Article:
As a catastrophic phenomenon, drought has destructive impacts on water resources, the environment, and the ecosystem. Consequently, drought plays a vital role in risk assessment, water resources management, and drought mitigation plans. The main aim of this research is to obtain critical intensity-duration-frequency (IDF) drought curves and to provide a comprehensive understanding of the drought characteristics by considering the meteorological Standardized Precipitation Index (SPI), Standardized Precipitation Evapotranspiration Index (SPEI), and hydrological Standardized Streamflow Index (SSI). Critical IDF curves for the drought index and return period selection are identified. Also, new terms are defined as the specific drought duration, the maximum drought duration, and the critical intensity based on drought IDF curves. The results show that the SPI3 based on run theory for 500 years return period has higher drought intensity compared with other drought indices. In some IDF curves, the 2-year return period of a 12-month duration timescale is not provided. Regarding the maximum drought duration, the SPEI12 gave a longer duration. With the new concepts in this research, the presented IDF drought methodology has a novel additional practice to identify the critical intensity and maximum drought duration. Using this methodology for any drought index will contribute to converting data with mathematical calculations into IDF curves for design and risk assessment purposes. Full article
(This article belongs to the Special Issue Drought Occurrences, Characteristics, Impacts and Mitigations)
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19 pages, 46683 KiB  
Article
Model-Based Assessment of Preventive Drought Management Measures’ Effect on Droughts Severity
by Ana Paez-Trujillo, Gerald A. Corzo, Shreedhar Maskey and Dimitri Solomatine
Water 2023, 15(8), 1442; https://doi.org/10.3390/w15081442 - 07 Apr 2023
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Abstract
Preventive Drought Management Measures (PDMMs) aim to reduce the chance of droughts and minimize drought-associated damages. Selecting PDMMs is not a trivial task, and it can be asserted that actual contributions to drought alleviation still need to be adequately researched. This study evaluates [...] Read more.
Preventive Drought Management Measures (PDMMs) aim to reduce the chance of droughts and minimize drought-associated damages. Selecting PDMMs is not a trivial task, and it can be asserted that actual contributions to drought alleviation still need to be adequately researched. This study evaluates the effects of three potential PDMMs, namely, rainwater harvesting ponds, forest conservation, and check dams, on agricultural and hydrological drought severity. The Soil Water Assessment Tool is used for hydrological modeling and representing PDMMs. The threshold level method is applied to analyze droughts and evaluate the impact of PDMMs on drought severity. Findings show that rainwater harvesting ponds applied on agricultural land reduce the severity of agricultural droughts and hydrological droughts, particularly during the first months of the drought events observed in the rainy season. Results also reveal that forest conservation contributes to reducing the severity of hydrological droughts by up to 90%. Finally, check dams and ponds in upstream subbasins considerably reduce agricultural and hydrological drought severity in the areas where the structures are applied; however, they exacerbate drought severity downstream. The analysis was developed in the Torola River Basin (El Salvador) for the period spanning 2004 to 2018. Full article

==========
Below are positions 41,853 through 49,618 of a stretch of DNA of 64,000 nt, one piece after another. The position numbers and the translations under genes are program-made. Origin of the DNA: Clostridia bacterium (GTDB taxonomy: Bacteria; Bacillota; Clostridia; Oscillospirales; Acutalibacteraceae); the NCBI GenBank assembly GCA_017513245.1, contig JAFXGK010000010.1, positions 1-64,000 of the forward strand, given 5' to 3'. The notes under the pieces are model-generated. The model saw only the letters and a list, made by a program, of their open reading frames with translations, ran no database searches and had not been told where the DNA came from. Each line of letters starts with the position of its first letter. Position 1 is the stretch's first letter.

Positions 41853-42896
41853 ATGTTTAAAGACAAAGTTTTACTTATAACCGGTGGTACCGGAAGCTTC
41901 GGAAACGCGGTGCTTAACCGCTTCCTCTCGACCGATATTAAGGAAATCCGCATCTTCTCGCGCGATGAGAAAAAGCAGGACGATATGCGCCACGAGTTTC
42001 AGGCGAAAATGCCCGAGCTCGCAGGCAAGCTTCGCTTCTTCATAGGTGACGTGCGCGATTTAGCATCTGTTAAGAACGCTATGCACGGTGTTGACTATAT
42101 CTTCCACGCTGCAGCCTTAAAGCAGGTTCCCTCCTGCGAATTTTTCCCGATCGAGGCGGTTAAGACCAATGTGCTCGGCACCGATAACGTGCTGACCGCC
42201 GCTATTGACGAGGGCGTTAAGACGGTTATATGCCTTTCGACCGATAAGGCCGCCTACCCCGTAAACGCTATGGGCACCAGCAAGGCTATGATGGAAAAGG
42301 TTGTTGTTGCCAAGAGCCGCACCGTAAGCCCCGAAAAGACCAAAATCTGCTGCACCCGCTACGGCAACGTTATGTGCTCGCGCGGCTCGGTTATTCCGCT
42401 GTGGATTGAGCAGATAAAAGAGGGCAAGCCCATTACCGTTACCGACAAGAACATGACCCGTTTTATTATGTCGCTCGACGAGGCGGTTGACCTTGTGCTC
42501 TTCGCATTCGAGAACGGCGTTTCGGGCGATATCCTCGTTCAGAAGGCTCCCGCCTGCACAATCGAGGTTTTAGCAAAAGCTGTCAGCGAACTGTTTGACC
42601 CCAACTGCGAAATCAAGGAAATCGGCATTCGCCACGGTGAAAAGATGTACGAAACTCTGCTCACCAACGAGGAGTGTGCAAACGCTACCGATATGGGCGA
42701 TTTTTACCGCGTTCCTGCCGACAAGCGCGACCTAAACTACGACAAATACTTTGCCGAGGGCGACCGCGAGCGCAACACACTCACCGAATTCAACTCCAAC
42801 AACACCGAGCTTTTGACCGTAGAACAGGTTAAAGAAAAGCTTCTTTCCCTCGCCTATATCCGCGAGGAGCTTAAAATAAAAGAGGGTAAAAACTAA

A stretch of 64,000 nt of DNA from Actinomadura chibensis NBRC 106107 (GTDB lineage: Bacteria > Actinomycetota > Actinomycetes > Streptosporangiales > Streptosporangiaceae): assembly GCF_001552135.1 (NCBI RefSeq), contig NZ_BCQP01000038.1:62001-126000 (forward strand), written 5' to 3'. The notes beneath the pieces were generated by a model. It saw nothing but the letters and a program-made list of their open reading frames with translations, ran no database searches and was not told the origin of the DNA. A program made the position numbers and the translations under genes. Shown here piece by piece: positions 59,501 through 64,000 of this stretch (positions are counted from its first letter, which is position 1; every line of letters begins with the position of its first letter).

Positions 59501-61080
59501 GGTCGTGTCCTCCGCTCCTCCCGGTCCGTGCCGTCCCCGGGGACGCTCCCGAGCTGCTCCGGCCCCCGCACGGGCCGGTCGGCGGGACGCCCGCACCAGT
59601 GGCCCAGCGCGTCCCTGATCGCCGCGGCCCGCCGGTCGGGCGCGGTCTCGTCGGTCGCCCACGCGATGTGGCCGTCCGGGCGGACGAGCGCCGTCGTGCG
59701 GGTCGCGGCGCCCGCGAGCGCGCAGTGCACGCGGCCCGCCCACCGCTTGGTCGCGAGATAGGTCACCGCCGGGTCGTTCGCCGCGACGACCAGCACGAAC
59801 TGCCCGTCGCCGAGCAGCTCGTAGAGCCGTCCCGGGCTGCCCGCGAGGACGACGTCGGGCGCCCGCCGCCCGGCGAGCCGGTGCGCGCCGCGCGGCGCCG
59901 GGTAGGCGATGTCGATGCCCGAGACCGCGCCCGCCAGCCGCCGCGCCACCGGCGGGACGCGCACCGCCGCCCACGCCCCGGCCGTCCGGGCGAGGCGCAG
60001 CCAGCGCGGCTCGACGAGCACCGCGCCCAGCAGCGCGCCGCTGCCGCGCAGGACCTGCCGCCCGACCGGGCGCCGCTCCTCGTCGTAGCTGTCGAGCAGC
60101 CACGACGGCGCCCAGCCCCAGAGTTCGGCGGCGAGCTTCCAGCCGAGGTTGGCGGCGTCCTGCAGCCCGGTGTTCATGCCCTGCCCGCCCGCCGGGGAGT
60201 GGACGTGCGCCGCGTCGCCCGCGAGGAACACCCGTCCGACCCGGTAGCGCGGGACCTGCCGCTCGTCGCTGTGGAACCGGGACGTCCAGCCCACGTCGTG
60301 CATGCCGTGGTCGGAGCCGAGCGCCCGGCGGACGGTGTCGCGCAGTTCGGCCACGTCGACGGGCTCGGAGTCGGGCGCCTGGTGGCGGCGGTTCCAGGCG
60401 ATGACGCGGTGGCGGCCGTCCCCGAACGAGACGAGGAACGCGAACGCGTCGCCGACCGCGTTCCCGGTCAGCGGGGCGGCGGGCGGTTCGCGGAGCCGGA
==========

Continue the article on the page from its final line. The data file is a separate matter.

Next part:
(This article belongs to the Special Issue Drought Occurrences, Characteristics, Impacts and Mitigations)
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Review

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14 pages, 783 KiB  
Review
A Review of Drought Disturbance on Socioeconomic Development
by Xinyue Yang, Xingliang Liao, Dongrui Di and Weiyu Shi
Water 2023, 15(22), 3912; https://doi.org/10.3390/w15223912 - 09 Nov 2023
Viewed by 1207
Abstract
Climate-change-intensified drought carries great challenges for socioeconomic development. This article aims to provide a comprehensive review of research on the effects of drought disturbance on socioeconomic development within the context of climate change. According to the co-citation analysis of approximately 3000 literature sources, [...] Read more.
Climate-change-intensified drought carries great challenges for socioeconomic development. This article aims to provide a comprehensive review of research on the effects of drought disturbance on socioeconomic development within the context of climate change. According to the co-citation analysis of approximately 3000 literature sources, it should be emphasized that challenges resulting from drought carry significant socioeconomic implications, including agriculture losses, increased financial burdens on governments, and escalating insurance claims. Drought can also trigger humanitarian and social crises, especially in resource-limited areas, resulting in shortages of food and water, population displacement, and health risks. Therefore, effective policies, informed by robust research and data, are crucial for addressing the complex challenges of droughts in a changing climate. Proactive strategies, including improved water management, early warning systems, and sustainable agricultural practices, are essential for a comprehensive response. Addressing the socioeconomic impacts of climate-induced drought requires a holistic, interdisciplinary approach, emphasizing collaboration among governments, communities, researchers, and international organizations. Implementing adaptive measures and risk reduction strategies enhances resilience and mitigates the adverse effects of drought on society and the economy. Full article
(This article belongs to the Special Issue Drought Occurrences, Characteristics, Impacts and Mitigations)